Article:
Kevin and Dave are almost identical styles, which is something I wanted to avoid, but they make a nice little pairing, so I couldn’t resist. Something about Kevin being the only small one felt too lonely. There’s two major differences between the two; shape and colour. Dave is a blue/grey and Kevin is a deep yellow. Dave’s shape is a little more kidney bean-like and Kevin is a little rounder. Their arms are sewn into the seams at the side of their body but this doesn’t feel cheap because their arms are so small. I’m glad they didn’t go this route with their legs, instead they have the sections extend from the front and back panels. This makes them more tubular and creates a nice fleshy crease when they’re sitting, My only complaint is that their toes tend to point too far backwards and look awkward. A little bit of twisting can lessen the extremity of the angle. Another nice detail that you can’t see from the product shots are little tattoos of their first initial on their butts. Even though the website clearly states their size, I was shocked and pleased to see how small they were. They feel like little kids and the others are the grown ups. Like Owen they add great variety to the group.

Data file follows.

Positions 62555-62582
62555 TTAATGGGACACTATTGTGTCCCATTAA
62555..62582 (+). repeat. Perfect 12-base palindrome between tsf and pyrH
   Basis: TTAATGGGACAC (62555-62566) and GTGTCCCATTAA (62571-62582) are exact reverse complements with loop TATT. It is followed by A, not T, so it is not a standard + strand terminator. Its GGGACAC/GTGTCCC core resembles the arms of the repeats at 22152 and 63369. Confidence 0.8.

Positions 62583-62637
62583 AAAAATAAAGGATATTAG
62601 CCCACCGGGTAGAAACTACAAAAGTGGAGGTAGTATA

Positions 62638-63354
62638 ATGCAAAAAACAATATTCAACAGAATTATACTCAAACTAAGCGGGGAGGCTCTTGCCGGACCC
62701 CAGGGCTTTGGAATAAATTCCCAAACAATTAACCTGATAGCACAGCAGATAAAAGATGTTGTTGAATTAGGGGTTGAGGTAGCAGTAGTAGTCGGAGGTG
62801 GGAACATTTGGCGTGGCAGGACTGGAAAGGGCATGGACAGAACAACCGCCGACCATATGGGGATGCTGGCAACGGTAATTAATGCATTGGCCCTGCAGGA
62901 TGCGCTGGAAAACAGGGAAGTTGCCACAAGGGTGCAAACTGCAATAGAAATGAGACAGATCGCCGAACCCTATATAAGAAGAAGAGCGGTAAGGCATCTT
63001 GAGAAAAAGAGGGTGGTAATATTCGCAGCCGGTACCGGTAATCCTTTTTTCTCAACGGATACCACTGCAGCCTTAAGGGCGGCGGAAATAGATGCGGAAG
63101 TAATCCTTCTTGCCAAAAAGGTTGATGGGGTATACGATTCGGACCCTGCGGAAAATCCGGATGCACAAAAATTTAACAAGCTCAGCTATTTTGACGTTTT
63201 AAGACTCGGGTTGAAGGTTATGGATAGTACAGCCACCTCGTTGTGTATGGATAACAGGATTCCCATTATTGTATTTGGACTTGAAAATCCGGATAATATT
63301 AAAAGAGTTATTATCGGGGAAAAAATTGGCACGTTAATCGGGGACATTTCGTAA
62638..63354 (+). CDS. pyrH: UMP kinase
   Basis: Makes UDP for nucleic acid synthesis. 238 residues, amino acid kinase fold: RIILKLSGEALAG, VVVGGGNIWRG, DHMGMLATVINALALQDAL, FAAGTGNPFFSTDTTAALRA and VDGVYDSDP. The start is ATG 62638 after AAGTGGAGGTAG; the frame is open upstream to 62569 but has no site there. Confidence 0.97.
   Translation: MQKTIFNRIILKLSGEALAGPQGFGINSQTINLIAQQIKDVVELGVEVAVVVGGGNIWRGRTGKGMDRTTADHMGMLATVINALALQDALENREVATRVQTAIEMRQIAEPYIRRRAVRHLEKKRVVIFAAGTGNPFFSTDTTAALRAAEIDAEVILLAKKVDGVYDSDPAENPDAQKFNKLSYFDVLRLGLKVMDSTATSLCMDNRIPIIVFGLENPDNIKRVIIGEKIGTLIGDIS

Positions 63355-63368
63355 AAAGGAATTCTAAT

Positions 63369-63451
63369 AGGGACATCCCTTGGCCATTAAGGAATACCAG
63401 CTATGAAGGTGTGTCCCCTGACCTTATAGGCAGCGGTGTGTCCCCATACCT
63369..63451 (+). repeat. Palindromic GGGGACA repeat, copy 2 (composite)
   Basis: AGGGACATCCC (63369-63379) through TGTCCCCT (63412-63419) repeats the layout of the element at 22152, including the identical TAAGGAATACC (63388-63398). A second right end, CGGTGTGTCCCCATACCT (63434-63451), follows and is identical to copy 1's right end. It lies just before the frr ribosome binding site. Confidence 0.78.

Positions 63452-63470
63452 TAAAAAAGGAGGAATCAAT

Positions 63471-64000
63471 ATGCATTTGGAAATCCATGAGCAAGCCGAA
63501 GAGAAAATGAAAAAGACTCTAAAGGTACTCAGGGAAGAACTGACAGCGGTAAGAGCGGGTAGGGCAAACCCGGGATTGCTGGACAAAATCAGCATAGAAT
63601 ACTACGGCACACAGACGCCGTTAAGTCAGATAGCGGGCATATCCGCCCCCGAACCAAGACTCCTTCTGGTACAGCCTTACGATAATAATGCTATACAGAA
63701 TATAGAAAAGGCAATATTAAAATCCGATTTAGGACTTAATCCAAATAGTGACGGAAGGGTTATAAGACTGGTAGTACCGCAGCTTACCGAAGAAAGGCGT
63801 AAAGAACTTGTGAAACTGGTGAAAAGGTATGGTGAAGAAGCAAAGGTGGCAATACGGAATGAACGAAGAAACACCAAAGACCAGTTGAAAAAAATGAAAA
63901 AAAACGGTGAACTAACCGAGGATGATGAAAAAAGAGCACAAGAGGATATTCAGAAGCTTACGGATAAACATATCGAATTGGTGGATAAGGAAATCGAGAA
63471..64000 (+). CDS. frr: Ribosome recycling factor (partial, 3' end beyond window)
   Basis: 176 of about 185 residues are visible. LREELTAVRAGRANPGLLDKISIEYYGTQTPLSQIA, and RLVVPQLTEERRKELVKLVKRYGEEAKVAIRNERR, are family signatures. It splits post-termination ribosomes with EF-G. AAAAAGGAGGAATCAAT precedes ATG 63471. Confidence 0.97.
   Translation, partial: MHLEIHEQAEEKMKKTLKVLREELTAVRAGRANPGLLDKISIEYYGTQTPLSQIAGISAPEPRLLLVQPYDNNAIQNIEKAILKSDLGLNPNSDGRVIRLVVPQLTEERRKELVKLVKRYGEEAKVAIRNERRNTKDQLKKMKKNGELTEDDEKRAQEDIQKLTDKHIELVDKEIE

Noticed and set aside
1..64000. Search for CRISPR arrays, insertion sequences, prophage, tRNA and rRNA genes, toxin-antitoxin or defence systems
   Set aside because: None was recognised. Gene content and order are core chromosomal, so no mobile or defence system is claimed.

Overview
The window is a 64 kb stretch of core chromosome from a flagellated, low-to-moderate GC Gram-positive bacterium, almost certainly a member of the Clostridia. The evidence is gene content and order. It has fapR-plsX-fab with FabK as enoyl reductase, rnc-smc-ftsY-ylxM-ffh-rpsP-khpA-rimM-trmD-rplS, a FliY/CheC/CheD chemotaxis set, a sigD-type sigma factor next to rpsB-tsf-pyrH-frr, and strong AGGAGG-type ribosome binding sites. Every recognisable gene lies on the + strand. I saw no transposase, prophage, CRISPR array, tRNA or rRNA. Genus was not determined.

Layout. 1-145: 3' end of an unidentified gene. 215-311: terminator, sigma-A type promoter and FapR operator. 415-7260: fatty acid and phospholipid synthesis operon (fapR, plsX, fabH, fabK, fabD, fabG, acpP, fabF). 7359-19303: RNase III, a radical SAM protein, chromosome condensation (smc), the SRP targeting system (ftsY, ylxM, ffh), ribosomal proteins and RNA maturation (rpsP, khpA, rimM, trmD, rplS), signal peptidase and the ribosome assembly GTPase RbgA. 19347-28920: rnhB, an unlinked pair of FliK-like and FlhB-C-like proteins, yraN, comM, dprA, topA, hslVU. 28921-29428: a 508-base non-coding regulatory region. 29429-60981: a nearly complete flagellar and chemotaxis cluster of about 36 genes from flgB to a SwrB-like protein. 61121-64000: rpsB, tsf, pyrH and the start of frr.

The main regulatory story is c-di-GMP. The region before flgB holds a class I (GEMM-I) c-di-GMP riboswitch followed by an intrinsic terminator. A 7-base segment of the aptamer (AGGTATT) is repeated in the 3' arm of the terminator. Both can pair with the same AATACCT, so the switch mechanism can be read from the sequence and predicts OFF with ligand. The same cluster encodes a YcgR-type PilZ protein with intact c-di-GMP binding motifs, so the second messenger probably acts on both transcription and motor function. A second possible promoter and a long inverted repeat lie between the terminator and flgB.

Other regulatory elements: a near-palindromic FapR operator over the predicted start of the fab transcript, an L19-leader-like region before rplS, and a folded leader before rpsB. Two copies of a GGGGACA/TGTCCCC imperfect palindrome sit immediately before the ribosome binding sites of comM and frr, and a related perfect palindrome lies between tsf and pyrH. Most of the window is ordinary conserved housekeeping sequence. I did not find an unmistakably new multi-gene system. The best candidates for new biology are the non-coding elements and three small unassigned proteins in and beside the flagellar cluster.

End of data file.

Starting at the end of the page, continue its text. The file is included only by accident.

A crit for all the characters who have whites in their eyes; I’m not sure why they chose to use dark stitching to attach them. I’m aware that this is some sort of plush esthetic, Ugly Dolls also handle their eyes in this way, but I’m not sure why. It doesn’t bother me to the point of distraction, but I do think they’d look slightly better with white stitches.
A factor I didn’t talk about but that you can see in the scans is the way that they create vague personalities for each individual. This gives you just enough info to start forming a feeling or attachment to the character in your head. One of their more popular characters, Kevin, is probably as successful as he is because they’ve pushed his character a little further. This was done through a series of sketches posted on the website from his sketchbook and a music video depicting his vivid imagination. All of this and much more, including a multitude of other monsters can be seen and purchased at www.monsterfactory.net.